HSE turns up heat on timber frame industry

The Health and Safety Executive has fired a warning shot to the timber frame industry spelling out its responsibility for reducing fire risks in urban areas.

An open letter to the industry has warned that designers will be held responsible for ensuring timber frame designs fully take into account the close proximity of neighbouring buildings.

The HSE has acted in the wake of serious incidents where fires involving timber frame structures under construction have affected neighbouring buildings.

Already fire chiefs have warned that fires can rapidly overcome timber frame structures while under construction generating intense heat.

The main priority is then to ensure the fire does not spread to nearby buildings.

HSE head of construction sector & policy, Simon Longbottom, said: “Evidence from recent HSE inspections indicates that the risk of harm to occupants of neighbouring buildings from fire during the construction phase is not always effectively managed.”

He warns that the HSE has found that not all duty holders understand what is required of them.

The HSE said the primary legal responsibility for assessing off-site fire risk rests with those making design and procurement decisions before work starts on site.

Longbottom warns that designers and manufacturers of timber frame structures duties under CDM Regulation 11 cannot be passed on to the main contractor.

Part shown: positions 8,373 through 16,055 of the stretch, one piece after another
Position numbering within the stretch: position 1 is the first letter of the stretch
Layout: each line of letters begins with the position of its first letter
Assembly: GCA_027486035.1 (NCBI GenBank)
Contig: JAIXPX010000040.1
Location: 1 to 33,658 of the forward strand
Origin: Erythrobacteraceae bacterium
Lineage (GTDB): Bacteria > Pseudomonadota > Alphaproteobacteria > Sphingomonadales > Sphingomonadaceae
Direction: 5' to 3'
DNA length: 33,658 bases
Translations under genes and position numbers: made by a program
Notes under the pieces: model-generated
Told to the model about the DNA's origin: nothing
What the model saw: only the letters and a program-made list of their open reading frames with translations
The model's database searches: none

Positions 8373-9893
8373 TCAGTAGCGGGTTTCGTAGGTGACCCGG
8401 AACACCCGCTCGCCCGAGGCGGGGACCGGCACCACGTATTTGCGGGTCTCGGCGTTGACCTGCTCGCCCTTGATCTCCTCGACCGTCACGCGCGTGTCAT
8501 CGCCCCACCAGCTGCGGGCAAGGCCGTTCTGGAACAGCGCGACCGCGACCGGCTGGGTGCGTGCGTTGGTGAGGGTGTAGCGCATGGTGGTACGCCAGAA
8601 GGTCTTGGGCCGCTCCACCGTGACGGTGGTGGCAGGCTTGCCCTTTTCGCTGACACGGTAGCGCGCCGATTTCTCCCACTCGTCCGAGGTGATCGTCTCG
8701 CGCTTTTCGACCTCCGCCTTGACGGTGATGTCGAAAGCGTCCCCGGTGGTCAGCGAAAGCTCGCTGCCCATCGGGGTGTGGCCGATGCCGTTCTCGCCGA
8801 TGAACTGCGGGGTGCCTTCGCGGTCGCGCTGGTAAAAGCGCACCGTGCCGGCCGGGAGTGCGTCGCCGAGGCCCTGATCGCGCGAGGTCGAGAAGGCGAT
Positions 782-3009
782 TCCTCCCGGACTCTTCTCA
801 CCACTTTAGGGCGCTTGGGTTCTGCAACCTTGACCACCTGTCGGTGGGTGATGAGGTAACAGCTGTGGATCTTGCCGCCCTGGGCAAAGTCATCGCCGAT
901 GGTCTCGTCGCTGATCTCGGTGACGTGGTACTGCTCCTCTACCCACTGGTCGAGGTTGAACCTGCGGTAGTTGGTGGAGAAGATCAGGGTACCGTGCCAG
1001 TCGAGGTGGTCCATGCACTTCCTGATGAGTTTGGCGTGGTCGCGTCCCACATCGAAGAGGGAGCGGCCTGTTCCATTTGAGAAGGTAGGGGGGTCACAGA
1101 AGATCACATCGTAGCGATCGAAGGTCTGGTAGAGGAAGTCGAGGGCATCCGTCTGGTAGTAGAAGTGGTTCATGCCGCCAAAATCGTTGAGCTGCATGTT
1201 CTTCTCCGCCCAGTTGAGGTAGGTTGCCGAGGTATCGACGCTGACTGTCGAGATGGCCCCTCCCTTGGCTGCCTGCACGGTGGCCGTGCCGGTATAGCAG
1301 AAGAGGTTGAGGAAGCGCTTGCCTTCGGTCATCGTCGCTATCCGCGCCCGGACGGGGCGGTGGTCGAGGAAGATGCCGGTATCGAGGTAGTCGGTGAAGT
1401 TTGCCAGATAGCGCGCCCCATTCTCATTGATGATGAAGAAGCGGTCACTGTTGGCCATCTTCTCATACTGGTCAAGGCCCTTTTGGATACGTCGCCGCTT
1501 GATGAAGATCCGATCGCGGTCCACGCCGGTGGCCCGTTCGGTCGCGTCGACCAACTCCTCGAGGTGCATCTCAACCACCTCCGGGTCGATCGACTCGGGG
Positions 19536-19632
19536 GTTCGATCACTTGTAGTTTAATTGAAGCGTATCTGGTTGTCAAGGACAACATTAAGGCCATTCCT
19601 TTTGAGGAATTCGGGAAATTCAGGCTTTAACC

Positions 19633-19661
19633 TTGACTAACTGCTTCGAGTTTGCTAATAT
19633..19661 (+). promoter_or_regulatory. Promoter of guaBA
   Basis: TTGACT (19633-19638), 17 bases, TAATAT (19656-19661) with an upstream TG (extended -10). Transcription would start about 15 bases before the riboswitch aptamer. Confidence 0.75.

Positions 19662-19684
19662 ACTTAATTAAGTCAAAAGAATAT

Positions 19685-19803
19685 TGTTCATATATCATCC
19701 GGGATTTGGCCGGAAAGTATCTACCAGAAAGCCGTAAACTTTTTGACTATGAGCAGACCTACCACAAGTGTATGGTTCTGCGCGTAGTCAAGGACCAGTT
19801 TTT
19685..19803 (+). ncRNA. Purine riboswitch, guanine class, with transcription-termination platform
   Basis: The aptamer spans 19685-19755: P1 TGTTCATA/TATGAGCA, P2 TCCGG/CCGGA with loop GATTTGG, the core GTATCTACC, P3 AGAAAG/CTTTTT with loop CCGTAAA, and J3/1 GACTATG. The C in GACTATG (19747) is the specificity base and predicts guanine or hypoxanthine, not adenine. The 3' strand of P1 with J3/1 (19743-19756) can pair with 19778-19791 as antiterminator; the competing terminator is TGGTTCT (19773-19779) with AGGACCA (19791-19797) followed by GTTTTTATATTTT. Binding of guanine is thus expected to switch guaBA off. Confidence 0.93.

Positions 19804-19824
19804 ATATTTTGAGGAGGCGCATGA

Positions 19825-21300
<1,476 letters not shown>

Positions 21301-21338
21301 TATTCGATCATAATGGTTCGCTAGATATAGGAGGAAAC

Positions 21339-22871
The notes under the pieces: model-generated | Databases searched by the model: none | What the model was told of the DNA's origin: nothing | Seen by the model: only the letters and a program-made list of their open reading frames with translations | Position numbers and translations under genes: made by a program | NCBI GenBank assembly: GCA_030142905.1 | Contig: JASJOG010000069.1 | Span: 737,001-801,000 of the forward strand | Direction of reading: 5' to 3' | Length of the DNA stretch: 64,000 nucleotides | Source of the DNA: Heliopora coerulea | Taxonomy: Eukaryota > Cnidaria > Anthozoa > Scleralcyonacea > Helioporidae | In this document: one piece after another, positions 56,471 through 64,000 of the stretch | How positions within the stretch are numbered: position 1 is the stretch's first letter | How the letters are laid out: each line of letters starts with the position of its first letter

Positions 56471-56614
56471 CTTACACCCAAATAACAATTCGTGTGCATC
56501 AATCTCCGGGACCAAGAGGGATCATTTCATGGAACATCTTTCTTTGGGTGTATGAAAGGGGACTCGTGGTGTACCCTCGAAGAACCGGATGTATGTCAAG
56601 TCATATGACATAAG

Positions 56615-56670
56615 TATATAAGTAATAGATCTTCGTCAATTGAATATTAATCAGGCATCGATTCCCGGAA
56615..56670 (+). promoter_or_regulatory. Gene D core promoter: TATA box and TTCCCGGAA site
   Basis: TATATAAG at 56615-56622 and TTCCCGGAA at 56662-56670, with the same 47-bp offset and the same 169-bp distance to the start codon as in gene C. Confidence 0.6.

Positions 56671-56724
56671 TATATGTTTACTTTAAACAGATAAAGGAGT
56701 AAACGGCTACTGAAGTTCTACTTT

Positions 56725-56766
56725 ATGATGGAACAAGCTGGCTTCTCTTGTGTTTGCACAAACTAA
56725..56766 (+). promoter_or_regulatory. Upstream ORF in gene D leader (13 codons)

The letter adds that risk should be designed out as far as is reasonably practicable.

The principal contractor is obliged to consider and manage risks arising from the activities under their control at the site stage.

If an alternative approach to accepted industry guidance is used, a competent person with fire engineering qualifications and experience would need to determine the risks and to identify appropriate controls.

“The persons involved should justify their decisions and recommendations in terms of risk, rather than cost,” it reads.

Longbottom concluded: “Anyone in the supply chain who makes a decision, which significantly affects fire safety during construction, should be prepared to justify that decision.”

Mike Leonard, CEO of the Modern Masonry Alliance said: Construction worker safety must be paramount. Working at height in multi occupancy timber frame buildings under construction presents a clear risk.

“As a minimum there should be non combustible escape routes to allow safe evacuation but in reality as the recent fire at Nottingham University shows we need to call time on the use of timber for multi occupancy projects. This action will protect the lives and well-being of construction workers, residents and neighbours.

“This open letter from the HSE is welcome putting a clear duty of care on manufacturers, designers and contractors. It is important to act now to prevent any tragic loss of life.”

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